It's easy for customers to lose faith in an application or piece of software if it only adds complication and expense to their life. The benefits of the features may seem entirely obvious to you, but this may not be the case for the customer. For this reason, having a clear overview of your buyer personas and then building your content strategy around that will help you to get past those initial first stages of your relationship with new customers and turn them into long term supporters. 

By monitoring usage, you can also send out friendly reminders about how the user can access the software, offer hints and tips or other encouragement to get them to sign in and use the product. If you find that your customers are unresponsive to this approach, it may even be advisable to ask them whether they wish to continue paying for your service. By being honest and only trying to keep customers who are the right fit for your offering, you will build better relationships that are based on trust and loyalty. There’s nothing worse than having to deal with a disgruntled customer five months into a paid subscription that they haven’t used.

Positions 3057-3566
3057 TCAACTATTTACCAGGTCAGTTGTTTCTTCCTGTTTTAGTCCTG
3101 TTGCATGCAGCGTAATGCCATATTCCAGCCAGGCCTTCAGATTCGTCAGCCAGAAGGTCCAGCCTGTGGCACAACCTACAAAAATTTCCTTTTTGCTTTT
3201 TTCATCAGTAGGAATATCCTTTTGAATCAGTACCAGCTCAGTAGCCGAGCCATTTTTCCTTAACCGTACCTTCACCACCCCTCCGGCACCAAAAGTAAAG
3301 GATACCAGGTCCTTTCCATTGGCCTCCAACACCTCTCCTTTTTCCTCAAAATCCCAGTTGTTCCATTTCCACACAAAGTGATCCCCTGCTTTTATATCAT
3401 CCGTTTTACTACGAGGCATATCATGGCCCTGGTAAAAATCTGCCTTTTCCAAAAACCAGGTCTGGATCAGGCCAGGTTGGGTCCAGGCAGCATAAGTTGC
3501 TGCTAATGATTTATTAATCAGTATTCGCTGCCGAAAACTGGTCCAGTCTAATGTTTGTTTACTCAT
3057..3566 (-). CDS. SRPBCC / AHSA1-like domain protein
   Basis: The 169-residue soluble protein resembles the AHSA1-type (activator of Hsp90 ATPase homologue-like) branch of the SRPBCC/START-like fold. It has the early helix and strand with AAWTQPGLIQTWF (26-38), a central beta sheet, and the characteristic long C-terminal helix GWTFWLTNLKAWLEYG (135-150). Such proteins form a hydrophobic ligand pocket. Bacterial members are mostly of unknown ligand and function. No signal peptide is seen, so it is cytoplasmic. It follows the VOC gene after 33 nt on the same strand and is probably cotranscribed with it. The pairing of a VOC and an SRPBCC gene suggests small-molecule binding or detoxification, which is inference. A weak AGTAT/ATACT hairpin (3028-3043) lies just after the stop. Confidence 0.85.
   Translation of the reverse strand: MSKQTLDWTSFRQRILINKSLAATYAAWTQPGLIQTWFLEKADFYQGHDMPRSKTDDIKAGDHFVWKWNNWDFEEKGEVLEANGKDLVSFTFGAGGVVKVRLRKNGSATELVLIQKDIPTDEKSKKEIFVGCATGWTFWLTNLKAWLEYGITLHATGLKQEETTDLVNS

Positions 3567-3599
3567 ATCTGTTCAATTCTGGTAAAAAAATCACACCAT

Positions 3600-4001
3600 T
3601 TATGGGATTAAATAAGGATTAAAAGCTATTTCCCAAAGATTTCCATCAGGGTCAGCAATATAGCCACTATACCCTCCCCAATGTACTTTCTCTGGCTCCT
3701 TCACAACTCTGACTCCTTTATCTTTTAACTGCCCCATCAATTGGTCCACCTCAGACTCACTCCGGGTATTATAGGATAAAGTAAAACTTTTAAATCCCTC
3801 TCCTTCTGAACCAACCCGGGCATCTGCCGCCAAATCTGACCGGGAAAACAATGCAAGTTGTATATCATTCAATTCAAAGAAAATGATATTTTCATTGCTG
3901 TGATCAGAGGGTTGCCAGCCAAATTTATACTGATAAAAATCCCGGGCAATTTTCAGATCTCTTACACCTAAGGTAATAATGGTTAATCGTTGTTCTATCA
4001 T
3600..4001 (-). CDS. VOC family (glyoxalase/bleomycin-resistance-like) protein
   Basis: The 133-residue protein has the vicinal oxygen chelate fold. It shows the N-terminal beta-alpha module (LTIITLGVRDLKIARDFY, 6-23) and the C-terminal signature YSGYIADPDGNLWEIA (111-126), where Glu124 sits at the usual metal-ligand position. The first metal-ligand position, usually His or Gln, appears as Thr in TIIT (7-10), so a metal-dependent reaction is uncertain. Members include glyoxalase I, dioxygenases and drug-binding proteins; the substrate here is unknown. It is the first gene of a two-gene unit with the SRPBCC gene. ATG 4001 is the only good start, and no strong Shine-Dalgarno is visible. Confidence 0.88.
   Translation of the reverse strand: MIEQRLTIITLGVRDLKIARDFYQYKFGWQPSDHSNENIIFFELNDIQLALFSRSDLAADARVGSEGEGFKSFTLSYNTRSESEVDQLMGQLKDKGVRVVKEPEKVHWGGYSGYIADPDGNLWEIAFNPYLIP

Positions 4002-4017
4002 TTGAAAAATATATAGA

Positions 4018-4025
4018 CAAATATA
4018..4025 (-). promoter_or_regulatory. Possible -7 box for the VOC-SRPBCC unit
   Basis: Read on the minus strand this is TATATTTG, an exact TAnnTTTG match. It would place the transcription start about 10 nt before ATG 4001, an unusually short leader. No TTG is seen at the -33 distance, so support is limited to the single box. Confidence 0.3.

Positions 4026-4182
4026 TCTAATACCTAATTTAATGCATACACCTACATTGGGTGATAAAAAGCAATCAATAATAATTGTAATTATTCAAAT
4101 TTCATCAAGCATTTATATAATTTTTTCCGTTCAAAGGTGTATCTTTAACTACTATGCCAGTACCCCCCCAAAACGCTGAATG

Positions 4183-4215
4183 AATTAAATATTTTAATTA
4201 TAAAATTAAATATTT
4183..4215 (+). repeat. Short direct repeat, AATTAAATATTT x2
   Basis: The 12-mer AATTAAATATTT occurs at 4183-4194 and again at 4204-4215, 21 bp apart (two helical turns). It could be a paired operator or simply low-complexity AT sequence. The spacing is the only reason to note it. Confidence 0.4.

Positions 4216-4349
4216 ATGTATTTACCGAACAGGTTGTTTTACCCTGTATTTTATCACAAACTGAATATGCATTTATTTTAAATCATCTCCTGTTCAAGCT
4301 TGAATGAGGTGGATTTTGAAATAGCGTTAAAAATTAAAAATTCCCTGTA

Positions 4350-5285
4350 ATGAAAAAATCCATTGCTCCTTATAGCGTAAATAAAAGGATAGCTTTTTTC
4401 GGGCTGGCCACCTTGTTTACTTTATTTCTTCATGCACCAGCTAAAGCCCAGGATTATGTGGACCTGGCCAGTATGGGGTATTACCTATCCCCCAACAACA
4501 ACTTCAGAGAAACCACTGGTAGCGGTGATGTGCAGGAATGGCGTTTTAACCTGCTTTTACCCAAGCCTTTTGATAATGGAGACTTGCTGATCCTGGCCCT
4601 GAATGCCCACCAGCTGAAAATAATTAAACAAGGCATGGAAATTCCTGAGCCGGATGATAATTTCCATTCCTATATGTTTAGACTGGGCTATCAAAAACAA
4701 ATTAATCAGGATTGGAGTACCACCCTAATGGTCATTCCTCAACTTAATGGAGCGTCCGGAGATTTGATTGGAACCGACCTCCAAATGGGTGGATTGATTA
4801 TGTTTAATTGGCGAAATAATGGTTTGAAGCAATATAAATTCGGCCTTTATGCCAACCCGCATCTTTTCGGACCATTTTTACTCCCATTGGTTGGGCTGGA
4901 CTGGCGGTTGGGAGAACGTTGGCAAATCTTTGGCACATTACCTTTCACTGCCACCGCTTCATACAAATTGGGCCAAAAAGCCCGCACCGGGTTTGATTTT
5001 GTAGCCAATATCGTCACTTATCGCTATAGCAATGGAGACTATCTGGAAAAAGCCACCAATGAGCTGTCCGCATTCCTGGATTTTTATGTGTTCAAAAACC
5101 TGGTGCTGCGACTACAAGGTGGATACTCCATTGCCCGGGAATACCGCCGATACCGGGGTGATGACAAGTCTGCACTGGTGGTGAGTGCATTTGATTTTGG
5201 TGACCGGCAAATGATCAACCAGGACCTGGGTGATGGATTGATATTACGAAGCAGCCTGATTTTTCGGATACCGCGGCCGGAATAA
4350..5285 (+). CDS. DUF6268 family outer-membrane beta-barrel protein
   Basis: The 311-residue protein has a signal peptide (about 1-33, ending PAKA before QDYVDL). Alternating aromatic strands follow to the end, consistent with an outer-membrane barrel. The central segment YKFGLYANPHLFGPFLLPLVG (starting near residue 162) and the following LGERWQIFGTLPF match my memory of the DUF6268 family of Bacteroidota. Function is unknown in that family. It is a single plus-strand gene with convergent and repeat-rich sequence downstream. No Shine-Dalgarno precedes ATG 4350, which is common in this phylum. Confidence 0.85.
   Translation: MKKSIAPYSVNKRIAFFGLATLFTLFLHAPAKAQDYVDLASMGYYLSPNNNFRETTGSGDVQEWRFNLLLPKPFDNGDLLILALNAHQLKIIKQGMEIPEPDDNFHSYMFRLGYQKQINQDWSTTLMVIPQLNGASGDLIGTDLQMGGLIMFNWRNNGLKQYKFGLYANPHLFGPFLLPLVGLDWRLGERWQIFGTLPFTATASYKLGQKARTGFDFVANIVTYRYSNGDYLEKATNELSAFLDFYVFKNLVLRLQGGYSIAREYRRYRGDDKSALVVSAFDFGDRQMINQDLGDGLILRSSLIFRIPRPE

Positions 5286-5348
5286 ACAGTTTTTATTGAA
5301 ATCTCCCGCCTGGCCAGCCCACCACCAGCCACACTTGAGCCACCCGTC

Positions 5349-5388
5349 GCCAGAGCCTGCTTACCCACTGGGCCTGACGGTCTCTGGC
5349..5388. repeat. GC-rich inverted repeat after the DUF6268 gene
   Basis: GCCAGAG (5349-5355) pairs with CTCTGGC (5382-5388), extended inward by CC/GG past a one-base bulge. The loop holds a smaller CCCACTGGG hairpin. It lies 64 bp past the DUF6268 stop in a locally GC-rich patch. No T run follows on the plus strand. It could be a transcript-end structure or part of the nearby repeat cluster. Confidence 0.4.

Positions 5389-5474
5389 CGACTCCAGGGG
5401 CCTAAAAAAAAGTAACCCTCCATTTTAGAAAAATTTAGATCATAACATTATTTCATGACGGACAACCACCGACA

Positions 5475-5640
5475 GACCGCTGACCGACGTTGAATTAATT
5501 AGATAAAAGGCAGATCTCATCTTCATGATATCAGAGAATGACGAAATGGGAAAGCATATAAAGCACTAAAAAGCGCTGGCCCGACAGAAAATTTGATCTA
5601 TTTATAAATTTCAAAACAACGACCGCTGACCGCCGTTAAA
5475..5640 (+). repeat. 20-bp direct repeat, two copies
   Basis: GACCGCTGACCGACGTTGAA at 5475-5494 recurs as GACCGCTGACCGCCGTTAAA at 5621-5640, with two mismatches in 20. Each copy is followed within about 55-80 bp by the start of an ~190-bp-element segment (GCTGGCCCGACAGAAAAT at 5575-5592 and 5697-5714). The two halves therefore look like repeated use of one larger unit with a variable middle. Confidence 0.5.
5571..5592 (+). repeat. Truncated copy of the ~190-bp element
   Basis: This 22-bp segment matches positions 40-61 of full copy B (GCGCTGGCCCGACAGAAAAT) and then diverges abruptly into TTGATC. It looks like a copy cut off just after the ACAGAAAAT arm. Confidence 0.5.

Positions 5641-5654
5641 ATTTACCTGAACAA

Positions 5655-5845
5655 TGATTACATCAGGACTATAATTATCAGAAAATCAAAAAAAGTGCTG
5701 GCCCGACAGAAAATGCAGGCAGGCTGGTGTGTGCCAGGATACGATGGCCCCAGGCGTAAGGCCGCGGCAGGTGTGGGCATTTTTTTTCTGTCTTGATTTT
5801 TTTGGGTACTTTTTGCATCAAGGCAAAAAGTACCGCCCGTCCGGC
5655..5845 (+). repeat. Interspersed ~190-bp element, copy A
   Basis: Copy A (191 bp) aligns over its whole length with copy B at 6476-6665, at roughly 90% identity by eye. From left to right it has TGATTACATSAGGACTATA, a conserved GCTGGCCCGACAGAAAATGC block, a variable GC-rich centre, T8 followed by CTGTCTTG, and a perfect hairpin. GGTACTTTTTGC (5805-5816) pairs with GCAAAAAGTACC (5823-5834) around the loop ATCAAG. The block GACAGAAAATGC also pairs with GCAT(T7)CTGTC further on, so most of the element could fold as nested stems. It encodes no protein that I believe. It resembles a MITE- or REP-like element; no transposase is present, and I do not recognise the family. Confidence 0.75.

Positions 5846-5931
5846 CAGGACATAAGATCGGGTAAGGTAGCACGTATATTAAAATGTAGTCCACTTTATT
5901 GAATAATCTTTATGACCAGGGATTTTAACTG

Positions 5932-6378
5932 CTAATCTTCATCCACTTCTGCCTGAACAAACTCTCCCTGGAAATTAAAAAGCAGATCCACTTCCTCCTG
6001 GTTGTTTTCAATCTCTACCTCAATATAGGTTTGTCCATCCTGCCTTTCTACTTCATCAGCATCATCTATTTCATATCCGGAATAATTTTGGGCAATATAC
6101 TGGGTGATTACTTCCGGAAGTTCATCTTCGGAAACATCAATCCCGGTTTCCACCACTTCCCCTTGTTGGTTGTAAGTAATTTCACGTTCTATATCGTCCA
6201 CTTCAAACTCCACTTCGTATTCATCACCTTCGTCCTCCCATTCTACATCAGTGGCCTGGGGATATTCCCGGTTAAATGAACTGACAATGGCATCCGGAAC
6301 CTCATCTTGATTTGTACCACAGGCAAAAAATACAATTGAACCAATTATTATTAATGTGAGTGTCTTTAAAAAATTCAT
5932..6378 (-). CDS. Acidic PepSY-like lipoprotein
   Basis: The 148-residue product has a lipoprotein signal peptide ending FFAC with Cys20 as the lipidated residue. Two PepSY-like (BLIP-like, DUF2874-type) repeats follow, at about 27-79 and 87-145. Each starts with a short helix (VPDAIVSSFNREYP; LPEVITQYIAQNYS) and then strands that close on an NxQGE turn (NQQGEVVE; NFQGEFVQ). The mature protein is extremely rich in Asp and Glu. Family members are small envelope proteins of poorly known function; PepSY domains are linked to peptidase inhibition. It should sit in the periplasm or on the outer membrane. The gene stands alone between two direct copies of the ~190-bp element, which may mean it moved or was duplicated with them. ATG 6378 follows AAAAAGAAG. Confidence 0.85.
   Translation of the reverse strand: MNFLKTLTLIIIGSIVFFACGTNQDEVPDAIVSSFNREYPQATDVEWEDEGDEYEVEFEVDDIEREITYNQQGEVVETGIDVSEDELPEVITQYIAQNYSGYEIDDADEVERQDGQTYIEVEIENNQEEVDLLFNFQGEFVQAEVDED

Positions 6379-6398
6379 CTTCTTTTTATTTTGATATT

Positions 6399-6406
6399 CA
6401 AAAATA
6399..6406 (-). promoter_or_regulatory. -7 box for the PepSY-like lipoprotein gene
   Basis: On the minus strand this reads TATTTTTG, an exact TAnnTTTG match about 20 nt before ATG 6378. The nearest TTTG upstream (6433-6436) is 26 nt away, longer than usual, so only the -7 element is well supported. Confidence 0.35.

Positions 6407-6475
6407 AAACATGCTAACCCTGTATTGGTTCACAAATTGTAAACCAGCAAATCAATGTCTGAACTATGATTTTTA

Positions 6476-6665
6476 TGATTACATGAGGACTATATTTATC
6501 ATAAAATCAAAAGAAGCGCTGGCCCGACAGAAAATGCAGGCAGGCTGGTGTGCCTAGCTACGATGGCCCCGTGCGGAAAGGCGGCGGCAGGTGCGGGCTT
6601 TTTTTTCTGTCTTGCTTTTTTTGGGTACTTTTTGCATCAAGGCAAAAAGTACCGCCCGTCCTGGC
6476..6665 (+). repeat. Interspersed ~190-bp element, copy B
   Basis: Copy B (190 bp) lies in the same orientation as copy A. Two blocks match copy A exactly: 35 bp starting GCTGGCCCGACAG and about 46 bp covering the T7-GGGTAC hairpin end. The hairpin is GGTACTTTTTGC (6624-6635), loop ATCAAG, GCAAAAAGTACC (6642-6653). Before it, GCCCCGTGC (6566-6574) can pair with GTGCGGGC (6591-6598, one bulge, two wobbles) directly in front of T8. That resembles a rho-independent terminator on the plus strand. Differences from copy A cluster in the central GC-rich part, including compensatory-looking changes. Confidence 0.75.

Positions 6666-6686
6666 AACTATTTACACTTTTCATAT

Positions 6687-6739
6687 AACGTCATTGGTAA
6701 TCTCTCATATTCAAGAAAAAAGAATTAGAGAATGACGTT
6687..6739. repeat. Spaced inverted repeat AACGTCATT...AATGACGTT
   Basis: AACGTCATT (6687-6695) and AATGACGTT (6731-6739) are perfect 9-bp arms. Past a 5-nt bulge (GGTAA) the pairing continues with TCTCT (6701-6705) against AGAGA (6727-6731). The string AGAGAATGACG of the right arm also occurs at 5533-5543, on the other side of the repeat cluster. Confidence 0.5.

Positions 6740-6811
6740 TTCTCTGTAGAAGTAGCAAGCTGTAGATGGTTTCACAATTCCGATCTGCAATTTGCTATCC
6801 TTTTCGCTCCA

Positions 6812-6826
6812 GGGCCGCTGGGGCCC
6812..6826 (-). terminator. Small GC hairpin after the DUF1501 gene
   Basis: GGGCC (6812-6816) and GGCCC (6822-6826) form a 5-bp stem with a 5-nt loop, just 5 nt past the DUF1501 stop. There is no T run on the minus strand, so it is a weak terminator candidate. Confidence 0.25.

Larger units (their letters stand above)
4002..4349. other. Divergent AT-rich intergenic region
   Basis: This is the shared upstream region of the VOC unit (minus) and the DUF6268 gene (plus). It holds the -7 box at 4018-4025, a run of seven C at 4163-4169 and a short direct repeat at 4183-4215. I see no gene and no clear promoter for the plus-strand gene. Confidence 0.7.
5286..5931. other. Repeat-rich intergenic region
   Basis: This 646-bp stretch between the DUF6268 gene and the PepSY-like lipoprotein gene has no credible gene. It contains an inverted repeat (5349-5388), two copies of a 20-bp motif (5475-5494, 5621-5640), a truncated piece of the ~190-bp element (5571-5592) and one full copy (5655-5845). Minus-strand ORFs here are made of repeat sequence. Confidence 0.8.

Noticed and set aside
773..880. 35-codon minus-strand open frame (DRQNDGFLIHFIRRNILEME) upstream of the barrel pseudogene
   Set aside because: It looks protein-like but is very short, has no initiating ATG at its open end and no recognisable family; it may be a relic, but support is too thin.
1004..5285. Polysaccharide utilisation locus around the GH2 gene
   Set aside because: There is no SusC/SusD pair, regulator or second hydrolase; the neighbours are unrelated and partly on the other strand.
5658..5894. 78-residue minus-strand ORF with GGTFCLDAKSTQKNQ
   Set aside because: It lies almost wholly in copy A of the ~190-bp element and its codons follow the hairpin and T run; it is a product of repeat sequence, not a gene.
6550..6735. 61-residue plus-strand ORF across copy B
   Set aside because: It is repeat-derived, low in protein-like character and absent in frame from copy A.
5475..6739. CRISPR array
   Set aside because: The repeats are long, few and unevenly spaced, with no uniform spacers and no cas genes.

Would you like to learn more about how you can get users to stick with you after their free trial is up? Download our free eBook and cheat sheet to plan your offer in such a way that customers not only want to sign up but also upgrade and continue to grow with your software. We'll teach you all about the importance of lead nurturing and shaping up your buyer's journey to leverage this critical period in the customer's interaction with your business. Just click the link to get started.